If you find yourself functioning in the world of startups, in really any capacity, you’re probably about as sick and tired as I am with the litany of overused keywords and coined terms such as pivot, innovation and disruption – they’ve all but lost their luster and intended meanings. There are, however, some circumstances that really just rely on their specificity, making their use unavoidable.
There is such a circumstance that exists in the newly expanded market of alcohol delivery, which is being pioneered by a number of tech startups that are making serious progress. One of those leading the race is a Los Angeles-based company called Saucey, which is said to be disrupting – yep, I said it – the retail liquor space based on the fact that it’s delivering alcohol on demand to consumers and doing it quite well. So liquor stores are pissed, right? Well, no, but there’s more to the story than you think.
Let’s first take a look at Saucey and how it is that it came about. Unfortunately for me, I didn’t start the company. Fortunately for you, I know who did. Enter Chris Vaughn, the founder and CEO of Saucey, which launched in 2014 and has quickly gone from nothing to something.
The legal beginnings
When I first spoke with Chris, I was fascinated to learn about the surely long list of legal issues associated with starting a company that is dealing in a space as highly regulated as alcohol.
“The key was to keep the transaction between the customer and the licensed retailer in order to remain legally compliant in the many states that do allow alcohol delivery,” he says. “The other major issue is in the physical delivery of the alcohol. Our delivery experts carry scanning software and card everyone regardless of how old they appear to be, or how many times they have ordered in the past. We go above and beyond to ensure that we’re compliant.”
According to Chris, there are also legal issues that relate to the movement of the money, which even precludes the retailer from collecting at the point of delivery – if they decide to deliver the goods themselves – which in this case is solved by having the consumer pay the retailer directly via the mobile app.
Being that Saucey’s model is built around connecting the alcohol-needing consumer with the alcohol-selling retailer, which is made surprisingly simple through the mobile app, the first step beyond solving the legal issues was to find an open-minded liquor retailer to start and test the process.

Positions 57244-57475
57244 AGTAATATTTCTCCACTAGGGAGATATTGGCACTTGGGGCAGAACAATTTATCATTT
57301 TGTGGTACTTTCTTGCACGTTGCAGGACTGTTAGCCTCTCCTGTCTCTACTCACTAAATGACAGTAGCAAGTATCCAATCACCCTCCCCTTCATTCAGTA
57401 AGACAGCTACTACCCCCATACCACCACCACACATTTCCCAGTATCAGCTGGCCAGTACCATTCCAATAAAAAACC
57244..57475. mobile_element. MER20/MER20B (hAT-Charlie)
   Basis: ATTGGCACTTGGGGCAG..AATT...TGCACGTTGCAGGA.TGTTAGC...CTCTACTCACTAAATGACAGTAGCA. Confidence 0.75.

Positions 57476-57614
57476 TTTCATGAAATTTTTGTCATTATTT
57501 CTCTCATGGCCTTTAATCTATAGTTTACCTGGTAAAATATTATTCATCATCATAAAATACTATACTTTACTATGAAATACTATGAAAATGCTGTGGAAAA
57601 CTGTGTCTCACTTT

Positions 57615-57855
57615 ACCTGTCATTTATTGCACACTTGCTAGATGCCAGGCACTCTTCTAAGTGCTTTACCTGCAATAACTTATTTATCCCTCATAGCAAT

“In the beginning, because this is such an new concept, speaking to some of the old-school liquor store owners was a challenge to explain the process and opportunity,“ he says. "These well-established liquor stores had not seen any sort of change in the liquor industry since prohibition, so the opportunity was foreign.”
The company found a brave store in West Hollywood, got moving and now stores all over the country are lining up to participate. Not bad.
A good business model is one that provides a substantial amount of value for all parties involved, which in this case includes the consumer, the retailer and Saucey. The consumer value is clear: They easily get the booze they’re in need of and it’s delivered in a timely fashion by friendly people. Saucey’s value is also clear: it generates revenue by managing the process, which starts with connecting the consumer to the retailer. The retailer value stands out just a bit further: they have the ability to generate upwards of $30,000 to $40,000 per month in additional revenue while expanding their customer base beyond their typical foot traffic with the use of Saucey’s technology and its dispatch and delivery service.
The term disrupt, at least as pertains to business, is defined by Dictionary.com as “to radically change (an industry, business strategy, etc., as by introducing a new product or service that creates a new market.”
So, is on-demand alcohol delivery truly disruptive? At face value, no, because liquor stores already have the ability to deliver to their customers in the states that allow it. However, Saucey has created a considerably better and more efficient way for the retailer and their customers to interact, which results in an easier buying experience for the buyer and enhanced revenue for the seller.
In my view, the disruption that does occur happens when only the best alcohol retailers make the exclusive list to serve Saucey consumers – due to limited capacity on their platform – and the rest wallow in the muck and mire of old school, in-person, sales stagnation.
Now go be a responsible adult, avoid drinking and driving, and have your booze delivered.